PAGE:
Dr Nicola Rivers and Dr Dave Webster. 

Enabled by technology, we were discussing assessment feedback in Higher Education, while watching an episode of The Apprentice*. Although neither us of us are entrepreneurs, or teach business, or retail, courses, what initially struck us when watching the Apprentice was that it offered a certain jouissance of judging others. The viewer gets to comment, in the privacy of their living room, on the competency, or more frequently, lack of competency, amongst the teams, and what personal qualities they display. In fact the joy of judging seems actively encouraged by the way the show is edited, namely to accentuate the less flattering attributes and characteristics of the candidates. In this sense, it has much in common with other Reality TV, be that Four in a Bed, Come Dine with Me, or The Hotel Inspector**.

Aside from the potentially voyeuristic pleasure of judging, what was striking, and seemed to connect with our professional concerns, was the way the ‘Boardroom panel’ offered feedback in the final judging/’You’re Fired’ phase of the highly-structured show. In terms of the mechanics of the show, this is the judging-pay off, the gratification stage, where we see, maybe, those presented as villains get their comeuppance, such is the Soap Opera quality of the show, and Soap Operas are of course the experts in making us wait and wait to see a villain get their ‘just desserts’.

Sticking with the theme of heroes and villains, we agreed that the real star in the UK edition as currently configured is probably Karen Brady, who meets the blither and management-speak of the wannabe-Apprentices with a stern look, and concise, cutting, comment. How we like to see the preening, self-regarding, over-confident candidates cut down to size.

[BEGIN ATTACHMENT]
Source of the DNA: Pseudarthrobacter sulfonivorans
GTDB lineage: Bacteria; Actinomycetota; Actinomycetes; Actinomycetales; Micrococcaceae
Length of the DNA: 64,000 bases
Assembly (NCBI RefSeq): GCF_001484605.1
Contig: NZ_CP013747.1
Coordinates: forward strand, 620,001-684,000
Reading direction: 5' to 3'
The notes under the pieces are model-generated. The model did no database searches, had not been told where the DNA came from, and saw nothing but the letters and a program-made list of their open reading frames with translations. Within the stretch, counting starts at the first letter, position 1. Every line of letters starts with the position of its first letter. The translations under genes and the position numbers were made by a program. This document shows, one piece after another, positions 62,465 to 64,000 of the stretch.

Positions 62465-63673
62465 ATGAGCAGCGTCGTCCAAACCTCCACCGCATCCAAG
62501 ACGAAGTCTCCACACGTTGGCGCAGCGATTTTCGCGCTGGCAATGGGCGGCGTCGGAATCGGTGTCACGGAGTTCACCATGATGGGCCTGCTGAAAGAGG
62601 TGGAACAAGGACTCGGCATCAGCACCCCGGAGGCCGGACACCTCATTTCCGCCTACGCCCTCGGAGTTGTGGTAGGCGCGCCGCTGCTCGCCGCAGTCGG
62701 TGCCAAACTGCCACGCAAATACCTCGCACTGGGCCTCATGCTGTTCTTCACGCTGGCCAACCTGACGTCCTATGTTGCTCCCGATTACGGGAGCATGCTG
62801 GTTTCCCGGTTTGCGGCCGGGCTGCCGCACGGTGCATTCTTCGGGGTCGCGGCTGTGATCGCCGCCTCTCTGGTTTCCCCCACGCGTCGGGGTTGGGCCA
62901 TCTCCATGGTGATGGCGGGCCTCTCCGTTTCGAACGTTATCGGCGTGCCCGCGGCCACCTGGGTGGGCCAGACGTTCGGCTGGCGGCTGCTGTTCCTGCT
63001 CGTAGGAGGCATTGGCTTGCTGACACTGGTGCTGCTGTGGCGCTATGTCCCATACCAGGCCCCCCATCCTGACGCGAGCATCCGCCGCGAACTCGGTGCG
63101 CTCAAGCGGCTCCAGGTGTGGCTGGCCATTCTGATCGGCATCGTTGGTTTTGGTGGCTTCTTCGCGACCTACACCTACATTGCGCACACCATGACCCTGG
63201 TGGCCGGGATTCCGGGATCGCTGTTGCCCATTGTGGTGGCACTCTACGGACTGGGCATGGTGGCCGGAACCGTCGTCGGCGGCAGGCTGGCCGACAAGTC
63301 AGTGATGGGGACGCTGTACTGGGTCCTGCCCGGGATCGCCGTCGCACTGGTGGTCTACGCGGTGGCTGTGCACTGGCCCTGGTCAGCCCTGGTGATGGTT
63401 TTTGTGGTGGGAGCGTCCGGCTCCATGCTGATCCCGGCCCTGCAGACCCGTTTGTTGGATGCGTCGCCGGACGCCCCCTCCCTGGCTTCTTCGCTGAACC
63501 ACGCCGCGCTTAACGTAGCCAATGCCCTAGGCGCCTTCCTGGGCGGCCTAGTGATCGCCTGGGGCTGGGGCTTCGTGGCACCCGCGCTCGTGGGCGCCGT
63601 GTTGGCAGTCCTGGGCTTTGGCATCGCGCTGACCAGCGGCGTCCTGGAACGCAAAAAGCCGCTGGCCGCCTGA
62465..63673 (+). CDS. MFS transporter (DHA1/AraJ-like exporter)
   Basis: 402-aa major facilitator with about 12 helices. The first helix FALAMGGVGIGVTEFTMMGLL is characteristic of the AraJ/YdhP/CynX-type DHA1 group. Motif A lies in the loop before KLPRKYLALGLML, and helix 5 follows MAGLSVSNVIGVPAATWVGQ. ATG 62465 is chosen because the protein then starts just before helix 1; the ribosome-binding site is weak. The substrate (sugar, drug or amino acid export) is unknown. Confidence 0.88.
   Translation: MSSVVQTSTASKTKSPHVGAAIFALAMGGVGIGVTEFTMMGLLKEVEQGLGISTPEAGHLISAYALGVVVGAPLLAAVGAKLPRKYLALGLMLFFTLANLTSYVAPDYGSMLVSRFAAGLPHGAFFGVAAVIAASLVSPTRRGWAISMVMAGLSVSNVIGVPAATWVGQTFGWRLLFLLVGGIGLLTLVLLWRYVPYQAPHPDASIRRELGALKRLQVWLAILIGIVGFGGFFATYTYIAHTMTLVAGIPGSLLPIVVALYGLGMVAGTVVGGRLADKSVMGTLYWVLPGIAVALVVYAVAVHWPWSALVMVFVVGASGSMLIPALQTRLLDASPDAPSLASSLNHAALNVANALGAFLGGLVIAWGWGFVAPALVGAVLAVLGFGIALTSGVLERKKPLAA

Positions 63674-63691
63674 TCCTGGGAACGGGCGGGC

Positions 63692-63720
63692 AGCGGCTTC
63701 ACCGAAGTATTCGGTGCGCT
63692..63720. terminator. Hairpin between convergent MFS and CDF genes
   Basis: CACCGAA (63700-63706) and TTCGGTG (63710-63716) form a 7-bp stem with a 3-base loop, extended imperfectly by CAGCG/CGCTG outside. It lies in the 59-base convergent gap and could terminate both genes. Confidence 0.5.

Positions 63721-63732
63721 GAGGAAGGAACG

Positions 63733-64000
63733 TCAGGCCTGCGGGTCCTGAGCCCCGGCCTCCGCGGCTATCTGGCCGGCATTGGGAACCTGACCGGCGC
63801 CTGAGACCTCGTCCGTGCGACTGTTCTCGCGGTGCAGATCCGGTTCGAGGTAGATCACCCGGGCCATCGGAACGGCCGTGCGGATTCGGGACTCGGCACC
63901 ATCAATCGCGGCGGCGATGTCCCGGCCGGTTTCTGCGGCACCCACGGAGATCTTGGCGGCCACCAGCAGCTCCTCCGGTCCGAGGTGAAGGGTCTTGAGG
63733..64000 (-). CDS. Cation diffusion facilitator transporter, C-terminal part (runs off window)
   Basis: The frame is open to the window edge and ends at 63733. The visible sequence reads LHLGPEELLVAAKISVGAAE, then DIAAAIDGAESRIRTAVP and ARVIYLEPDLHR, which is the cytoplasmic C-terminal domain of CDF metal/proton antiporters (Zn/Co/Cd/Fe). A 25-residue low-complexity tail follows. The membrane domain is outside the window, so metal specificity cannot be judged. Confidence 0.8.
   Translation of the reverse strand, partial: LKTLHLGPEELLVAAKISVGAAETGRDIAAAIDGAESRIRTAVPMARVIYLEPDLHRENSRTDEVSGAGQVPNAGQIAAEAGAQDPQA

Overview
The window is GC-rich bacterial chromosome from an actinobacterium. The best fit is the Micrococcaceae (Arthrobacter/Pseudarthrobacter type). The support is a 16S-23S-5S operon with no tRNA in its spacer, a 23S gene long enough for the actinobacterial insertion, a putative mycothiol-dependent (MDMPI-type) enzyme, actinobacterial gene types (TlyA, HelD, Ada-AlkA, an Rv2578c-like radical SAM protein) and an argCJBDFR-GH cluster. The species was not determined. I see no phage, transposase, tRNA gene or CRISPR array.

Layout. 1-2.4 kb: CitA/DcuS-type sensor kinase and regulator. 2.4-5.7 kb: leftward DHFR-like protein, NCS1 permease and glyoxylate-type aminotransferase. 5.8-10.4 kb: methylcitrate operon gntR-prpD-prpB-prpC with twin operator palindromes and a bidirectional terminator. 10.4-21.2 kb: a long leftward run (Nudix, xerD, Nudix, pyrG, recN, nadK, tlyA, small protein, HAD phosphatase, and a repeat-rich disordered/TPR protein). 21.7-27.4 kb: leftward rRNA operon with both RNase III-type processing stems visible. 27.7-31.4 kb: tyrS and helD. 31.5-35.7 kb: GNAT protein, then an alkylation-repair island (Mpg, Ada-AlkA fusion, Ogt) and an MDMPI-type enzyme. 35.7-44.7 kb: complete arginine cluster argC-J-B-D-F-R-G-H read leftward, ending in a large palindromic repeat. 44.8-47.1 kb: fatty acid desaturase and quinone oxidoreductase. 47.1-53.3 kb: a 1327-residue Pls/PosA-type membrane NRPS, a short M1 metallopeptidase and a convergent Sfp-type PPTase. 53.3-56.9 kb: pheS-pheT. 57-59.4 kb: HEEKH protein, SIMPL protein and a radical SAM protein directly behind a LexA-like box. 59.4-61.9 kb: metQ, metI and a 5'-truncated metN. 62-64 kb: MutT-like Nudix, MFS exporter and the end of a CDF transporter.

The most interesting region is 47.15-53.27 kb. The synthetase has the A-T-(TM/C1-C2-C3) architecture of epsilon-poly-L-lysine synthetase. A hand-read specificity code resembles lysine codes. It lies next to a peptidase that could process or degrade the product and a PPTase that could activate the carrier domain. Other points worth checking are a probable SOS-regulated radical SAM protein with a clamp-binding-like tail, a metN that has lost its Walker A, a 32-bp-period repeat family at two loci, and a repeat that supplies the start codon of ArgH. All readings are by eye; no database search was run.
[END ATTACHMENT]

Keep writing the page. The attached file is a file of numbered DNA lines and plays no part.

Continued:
However, beyond its entertainment value, we wondered how much this school of assessing and feeding back on performance, as also seen to some degree on The X-Factor, The Voice, and even, Strictly Come Dancing^, bleeds into educational cultures of performance assessment and feedback. What leads us to wonder this is noticing articles, and ideas, that seem to suggest that when students make repeated errors in their work, the fault, the lack of efficacy in rectifying the recurrent errors, lies in the students’ use of, or response to, feedback.^^ This has also been characterised as a lack of ‘academic buoyancy’ on the part of the student: they don’t deal with the criticism and feedback in the right way, linked to a student deficit model, that we have made reference to elsewhere. In another model, we might be tempted to think that if our feedback is such that it makes students so upset, or anxious, or defensive and therefore unable learn from it – we ought to radically reconsider our feedback practice. As such, although we may take a perverse kind of pleasure in channelling our inner Karen Bradys, casting ourselves as academic heroes and presenting students as villains, this ultimately subverts the purpose of education.  The Apprentice is an entertainment franchise. The boardroom showdown is there to fulfil a role, as we mentioned initially, in the show’s dynamic of hedonistic judgment. It is not what you would call a developmental practice. The candidates don’t have an ‘assessment for learning’ experience.